Susan Harris
All about gardening the eco-friendly way, by Susan Harris and 22 other garden writers and experts.

Arbor Day – BAD for planting. Earth Day? Same deal.

January 31, 2008 · 4 comments

With spring fast approaching, let’s look at  two popular plant-related spring events, especially at what one prominent authority on sustainable gardening has to say about them.   She’s horticulturist Linda Chalker-Scott with Washington State University and her website features "Horticultural Myths."  There happens to be one of those on point, from 2001:

The Myth of Arbor Day/Earth Day Planting in the West: "Arbor Day/Earth Day is an ideal time to install trees."

According to the good professor, Arbor Day began in Nebraska back in 1872 as a way to encourage the planting of trees on what was basically grassland, and the official date was set for the first Friday of April.  She applauds the moves taken here in the East to move the date up in the hotter regions and back for the colder, for obvious reasons.

Earth Day, officially April 22, is more recent but still, notice, in the spring, and has been used as an event for "revegetating human-altered landscapes," including the planting of trees, which she thinks that’s a bad idea - in the West.  In the West they average from 2 to 10 inches of rain per month through the summer, with Seattle at the 2-inch level.  Besides the problem that plants need more water during the heat of summer, late spring and summer are when they’re devoting all their resources to new above-ground growth and can’t develop the kind of root structure necessary to survive in the long run. 

What Will Survive?

According to Chalker-Scott, the only plants that can survive dry summers are: well established native or Mediterranean climate plants grown under optimal conditions.  Notice the plants not ONLY have to be naturally drought-tolerant but they have to be grown under their ideal conditions and have already survived a year or two.  And how many of our suburban and urban gardens offer optimal conditions?  Thanks to the nature of development itself, very few.  So what chance does a sapling stuck in the ground in April have, especially in the hell strip between the street and the sidewalk -  a less than tree-friendly place if there ever was one.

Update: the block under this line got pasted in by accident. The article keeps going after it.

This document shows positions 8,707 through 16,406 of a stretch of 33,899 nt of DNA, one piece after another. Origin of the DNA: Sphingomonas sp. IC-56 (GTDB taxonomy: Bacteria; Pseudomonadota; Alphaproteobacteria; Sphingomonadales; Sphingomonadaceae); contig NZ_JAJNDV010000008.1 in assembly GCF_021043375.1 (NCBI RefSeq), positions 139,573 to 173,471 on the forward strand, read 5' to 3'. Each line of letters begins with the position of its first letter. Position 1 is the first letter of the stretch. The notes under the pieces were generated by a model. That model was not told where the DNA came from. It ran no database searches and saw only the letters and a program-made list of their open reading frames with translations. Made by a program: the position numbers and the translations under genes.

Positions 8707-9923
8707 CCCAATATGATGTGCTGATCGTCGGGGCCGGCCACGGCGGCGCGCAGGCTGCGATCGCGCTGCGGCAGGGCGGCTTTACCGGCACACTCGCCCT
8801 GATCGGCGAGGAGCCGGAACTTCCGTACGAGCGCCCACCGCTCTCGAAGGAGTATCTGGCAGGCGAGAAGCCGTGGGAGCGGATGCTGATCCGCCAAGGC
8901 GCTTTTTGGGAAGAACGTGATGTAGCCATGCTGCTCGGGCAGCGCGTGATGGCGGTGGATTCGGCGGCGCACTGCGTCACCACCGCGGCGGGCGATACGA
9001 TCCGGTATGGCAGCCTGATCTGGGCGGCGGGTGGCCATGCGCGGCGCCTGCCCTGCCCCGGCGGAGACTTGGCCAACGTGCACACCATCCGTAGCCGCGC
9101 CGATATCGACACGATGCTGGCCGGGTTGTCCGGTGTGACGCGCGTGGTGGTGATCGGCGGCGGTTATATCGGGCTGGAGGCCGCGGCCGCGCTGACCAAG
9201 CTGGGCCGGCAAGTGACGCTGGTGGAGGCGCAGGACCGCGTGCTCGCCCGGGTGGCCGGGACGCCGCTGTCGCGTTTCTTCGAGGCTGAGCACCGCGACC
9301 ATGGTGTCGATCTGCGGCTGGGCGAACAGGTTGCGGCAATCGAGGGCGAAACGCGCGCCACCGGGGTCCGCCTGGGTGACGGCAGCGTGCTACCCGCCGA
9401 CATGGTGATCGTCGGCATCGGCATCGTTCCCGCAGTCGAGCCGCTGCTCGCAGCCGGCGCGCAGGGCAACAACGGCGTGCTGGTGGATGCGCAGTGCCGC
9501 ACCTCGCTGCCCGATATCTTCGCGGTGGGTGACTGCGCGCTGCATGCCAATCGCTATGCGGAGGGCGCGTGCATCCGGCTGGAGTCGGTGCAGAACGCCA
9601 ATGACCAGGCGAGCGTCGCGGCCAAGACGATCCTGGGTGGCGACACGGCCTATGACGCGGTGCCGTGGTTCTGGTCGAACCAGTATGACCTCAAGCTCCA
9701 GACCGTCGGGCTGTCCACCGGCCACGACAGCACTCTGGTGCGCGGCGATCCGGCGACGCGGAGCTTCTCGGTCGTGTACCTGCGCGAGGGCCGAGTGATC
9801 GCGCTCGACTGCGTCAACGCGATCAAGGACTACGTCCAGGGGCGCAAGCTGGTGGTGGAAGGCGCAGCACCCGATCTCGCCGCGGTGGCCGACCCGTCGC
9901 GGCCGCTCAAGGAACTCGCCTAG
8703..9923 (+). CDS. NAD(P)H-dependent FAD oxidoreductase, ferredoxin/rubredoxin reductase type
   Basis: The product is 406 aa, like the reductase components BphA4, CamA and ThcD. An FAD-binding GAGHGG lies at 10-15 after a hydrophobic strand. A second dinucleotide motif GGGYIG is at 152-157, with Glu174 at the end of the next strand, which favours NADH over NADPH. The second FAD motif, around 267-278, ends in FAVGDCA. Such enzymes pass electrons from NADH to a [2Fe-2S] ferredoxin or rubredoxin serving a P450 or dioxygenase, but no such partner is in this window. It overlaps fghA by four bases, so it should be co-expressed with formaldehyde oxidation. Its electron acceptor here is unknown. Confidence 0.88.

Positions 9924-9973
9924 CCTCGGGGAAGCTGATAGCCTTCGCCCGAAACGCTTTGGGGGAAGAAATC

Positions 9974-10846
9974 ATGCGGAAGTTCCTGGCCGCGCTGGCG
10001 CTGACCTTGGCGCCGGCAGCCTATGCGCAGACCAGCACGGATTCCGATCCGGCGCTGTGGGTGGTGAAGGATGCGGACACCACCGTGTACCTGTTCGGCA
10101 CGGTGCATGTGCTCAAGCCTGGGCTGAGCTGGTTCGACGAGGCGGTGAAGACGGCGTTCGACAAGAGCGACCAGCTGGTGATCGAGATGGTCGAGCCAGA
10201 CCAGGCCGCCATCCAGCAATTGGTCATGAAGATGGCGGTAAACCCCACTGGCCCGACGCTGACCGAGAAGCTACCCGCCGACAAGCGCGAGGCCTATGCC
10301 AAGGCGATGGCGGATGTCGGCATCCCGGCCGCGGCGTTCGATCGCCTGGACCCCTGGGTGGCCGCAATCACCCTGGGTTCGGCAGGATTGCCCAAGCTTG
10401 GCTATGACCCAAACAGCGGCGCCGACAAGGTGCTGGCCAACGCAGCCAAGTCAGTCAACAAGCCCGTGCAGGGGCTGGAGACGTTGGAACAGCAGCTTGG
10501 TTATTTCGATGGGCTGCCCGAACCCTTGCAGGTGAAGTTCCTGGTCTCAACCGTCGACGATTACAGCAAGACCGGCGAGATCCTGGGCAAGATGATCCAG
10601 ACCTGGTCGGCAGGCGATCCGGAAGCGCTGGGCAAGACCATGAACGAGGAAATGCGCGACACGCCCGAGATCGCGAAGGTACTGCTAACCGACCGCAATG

Back East    

So what’s the situation here in the supposedly wet East?  Not so different, as it turns out.  Our average rainfall (in DC) is only about 4 inches per month for the summer months but man, those wet days may be over.  In 2007 we averaged about half that per month, but it’s even worse than that sounds.  Because so so much of that rainfall occurred during downpours, droughts were longer than the 2-inch number would indicate.  With our less-than-normal rainwater coming in more extreme amounts – either none or too much at once – it was a terrible situation for not just plants but also runoff into our waterways.  Hello, Global Weirding.

All this explains why the city garden manager in my town spends Earth Day and Arbor Day FUMING about the utter waste of saplings.  Move it to fall, he says to anyone who will listen.  It’s happening in enlightened communities across the country and sounds like a change whose time has come.

But What About Those Fun Spring Events?